Windows of Opportunity.

Howard Fineman wants to know why President Obama is in such a hurry:

So far in his presidency Obama has been tackling, even seeking out,
sweeping, controversial challenges: the stimulus, the auto bailout,
health-care reform, a new arms-control treaty with Russia. He still
wants to deal with comprehensive energy and immigration legislation this
year. So, is he in hurry because he figures there may be no second
term?

Well, my answer is this: Obama is playing a deep, longer-range game, one
that involves burnishing his identity as a "historical," history-making
figure. The president is swinging for the fences because that is what
home-run hitters do. He hopes (expects) voters will reward him for the
effort. Hence, his focus on the toughest topics in the broadest way. To
switch sports analogies, if he were an Olympic diver, he’d always be
attempting the dives with the highest degree of difficulty. If the
execution isn’t perfect, he gets a higher score anyway.

Last week, Brendan Nyhan and Jonathan Chait wrote about the tendency among pundits to seek out narrative or "mystical" explanations for presidential action instead of less compelling, but more accurate, quantitative explanations. Nyhan and Chait were mostly responding to Peggy Noonan's meditations on presidential popularity, but this critique applies to Fineman's column as well. Yes, President Obama has sped through his agenda as quickly as he could manage, but it's important to recognize that presidents have a very small window of opportunity for action. Presidents are at their strongest in the beginning of their terms; they have the momentum of an electoral mandate, the support of their party, and an enthusiastic staff. As time progresses, the president's power to persuade diminishes, opposition calcifies, and intraparty tensions flare up.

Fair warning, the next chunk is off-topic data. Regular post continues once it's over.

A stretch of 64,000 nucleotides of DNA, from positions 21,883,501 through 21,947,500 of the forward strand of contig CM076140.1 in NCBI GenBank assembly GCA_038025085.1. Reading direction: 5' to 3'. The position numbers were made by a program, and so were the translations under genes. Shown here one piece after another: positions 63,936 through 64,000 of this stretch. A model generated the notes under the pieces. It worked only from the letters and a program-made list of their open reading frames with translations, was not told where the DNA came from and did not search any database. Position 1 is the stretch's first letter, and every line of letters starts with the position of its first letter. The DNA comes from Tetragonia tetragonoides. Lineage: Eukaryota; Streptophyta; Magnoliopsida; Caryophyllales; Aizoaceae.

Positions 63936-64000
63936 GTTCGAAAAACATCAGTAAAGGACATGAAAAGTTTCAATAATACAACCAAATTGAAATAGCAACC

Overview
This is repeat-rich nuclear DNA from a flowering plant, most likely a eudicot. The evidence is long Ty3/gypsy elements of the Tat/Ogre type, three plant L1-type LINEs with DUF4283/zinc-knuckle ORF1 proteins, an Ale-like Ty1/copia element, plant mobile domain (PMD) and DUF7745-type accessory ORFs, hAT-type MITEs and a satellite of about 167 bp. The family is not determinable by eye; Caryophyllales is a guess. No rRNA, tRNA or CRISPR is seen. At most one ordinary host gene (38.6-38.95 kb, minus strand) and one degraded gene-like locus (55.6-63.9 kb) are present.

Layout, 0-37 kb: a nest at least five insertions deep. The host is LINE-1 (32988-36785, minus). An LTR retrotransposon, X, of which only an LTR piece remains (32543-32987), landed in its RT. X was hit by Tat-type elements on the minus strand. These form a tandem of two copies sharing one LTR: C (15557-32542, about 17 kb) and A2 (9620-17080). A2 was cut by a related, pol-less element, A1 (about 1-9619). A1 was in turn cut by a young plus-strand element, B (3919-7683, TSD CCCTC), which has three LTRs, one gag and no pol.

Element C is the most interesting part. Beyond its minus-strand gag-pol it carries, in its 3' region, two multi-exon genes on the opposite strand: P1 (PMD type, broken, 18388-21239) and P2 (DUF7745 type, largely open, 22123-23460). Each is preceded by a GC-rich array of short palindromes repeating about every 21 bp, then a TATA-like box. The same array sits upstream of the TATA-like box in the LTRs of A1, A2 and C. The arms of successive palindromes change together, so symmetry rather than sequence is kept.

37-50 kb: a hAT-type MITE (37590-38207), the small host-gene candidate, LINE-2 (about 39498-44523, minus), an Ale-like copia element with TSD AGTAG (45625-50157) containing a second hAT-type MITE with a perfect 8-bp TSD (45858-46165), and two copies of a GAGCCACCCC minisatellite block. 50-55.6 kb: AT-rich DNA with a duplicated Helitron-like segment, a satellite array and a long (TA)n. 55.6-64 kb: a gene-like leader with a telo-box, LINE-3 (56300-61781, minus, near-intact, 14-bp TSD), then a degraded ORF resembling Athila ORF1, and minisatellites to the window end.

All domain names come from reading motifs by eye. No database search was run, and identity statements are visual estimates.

It's likely that President Obama has his eye toward history. But truth be told, all presidents have their eyes toward history. As a rule, presidents are people who see themselves as world-historical figures; it's that bit of megalomania necessary for someone who wants to govern a country like the United States. That said, if we're trying to understand a president's actions and choices, jumping to some sweeping narrative isn't particularly helpful. It's a little harder, but far more useful, to look at the institutional and political obstacles a president faces. By the end of this year, it's very likely that Obama will face a hostile Congress and recession-fatigued public. Given those future constraints, he has no choice but to hurry through his agenda.

-- Jamelle Bouie

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